« Guest StylePublic post by Dalia Dalili
Kristy Bishop is a strong force in the Charleston art scene. A graduate from College of Charleston with a concentration in painting, Kristy has clearly found her voice as a fiber artist. She’s business savvy and extremely talented, offering a rare technique using eco-friendly dyes she prepares herself, gathering local vegetation from gardens, roadside growth, and florists. She’s currently practicing (and mastering) a fascinating Japanese technique called shibori, which is a term for shaped resist tie-dyeing.
« When I started out working with dyes I was using synthetic ones from the art store just because it was an easy transition from painting.
« I really wanted to start working with natural dyes to get away from so many chemicals and have more of a direct connection to my medium. I primarily dye different types of silk using whole cloth dyeing, shibori (bind and fold resist technique), flower pounding, or steaming dyeing plant material directly onto cloth.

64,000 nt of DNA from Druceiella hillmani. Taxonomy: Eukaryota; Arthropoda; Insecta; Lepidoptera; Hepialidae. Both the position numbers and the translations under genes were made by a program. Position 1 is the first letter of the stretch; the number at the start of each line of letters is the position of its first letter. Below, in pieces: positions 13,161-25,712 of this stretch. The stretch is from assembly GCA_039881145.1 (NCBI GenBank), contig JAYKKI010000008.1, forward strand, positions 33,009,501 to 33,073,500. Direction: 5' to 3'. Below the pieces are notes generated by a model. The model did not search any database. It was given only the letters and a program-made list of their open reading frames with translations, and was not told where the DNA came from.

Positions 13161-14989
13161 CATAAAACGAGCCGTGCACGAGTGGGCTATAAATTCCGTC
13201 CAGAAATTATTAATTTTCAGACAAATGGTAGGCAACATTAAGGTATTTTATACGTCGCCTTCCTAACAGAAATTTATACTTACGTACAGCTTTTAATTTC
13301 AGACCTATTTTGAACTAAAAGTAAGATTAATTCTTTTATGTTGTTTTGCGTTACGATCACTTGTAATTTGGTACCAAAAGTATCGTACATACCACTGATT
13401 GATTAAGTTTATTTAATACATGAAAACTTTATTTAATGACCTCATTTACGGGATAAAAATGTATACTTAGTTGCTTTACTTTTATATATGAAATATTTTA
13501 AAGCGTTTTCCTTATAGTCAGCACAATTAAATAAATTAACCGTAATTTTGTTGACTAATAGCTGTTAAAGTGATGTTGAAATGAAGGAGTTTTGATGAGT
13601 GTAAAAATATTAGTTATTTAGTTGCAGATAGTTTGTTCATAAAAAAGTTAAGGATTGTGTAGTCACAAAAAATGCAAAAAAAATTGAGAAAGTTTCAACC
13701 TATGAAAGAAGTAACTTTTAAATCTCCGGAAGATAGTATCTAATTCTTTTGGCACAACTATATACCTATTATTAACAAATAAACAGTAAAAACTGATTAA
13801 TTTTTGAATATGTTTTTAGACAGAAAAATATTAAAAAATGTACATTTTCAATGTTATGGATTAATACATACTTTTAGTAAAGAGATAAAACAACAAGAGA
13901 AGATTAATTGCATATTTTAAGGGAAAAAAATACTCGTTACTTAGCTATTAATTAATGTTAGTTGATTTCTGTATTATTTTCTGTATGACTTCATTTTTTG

Using said dream-worthy materials like silk chiffon and organza, Kristy hand-dyes these textiles (a task in itself) using onion skin or eucalyptus for example, and constructs them into beautifully intricate wall art. This makes for a long process, but the outcome is definitely worth it. One must really witness her work in person to fully appreciate the thoughtfulness and craftsmanship that goes into each breathtaking piece.
She recently launched her online store where you can find more of her work, and even start your holiday shopping. She offers beautiful and easily attainable pieces like these flower pounded & shibori hoops.
See Kristy in action...
Kristy also initiated a local project called Charleston Support Art. This program is a way to directly connect artists to patrons and give the artists the opportunity to potentially be in the homes of countless collectors. The goal is to strengthen the link between artist and collector by giving the collector the whole story of the art & artist behind the work. Through this, artists have the potential to gain new relationships with patrons that before they had no access to.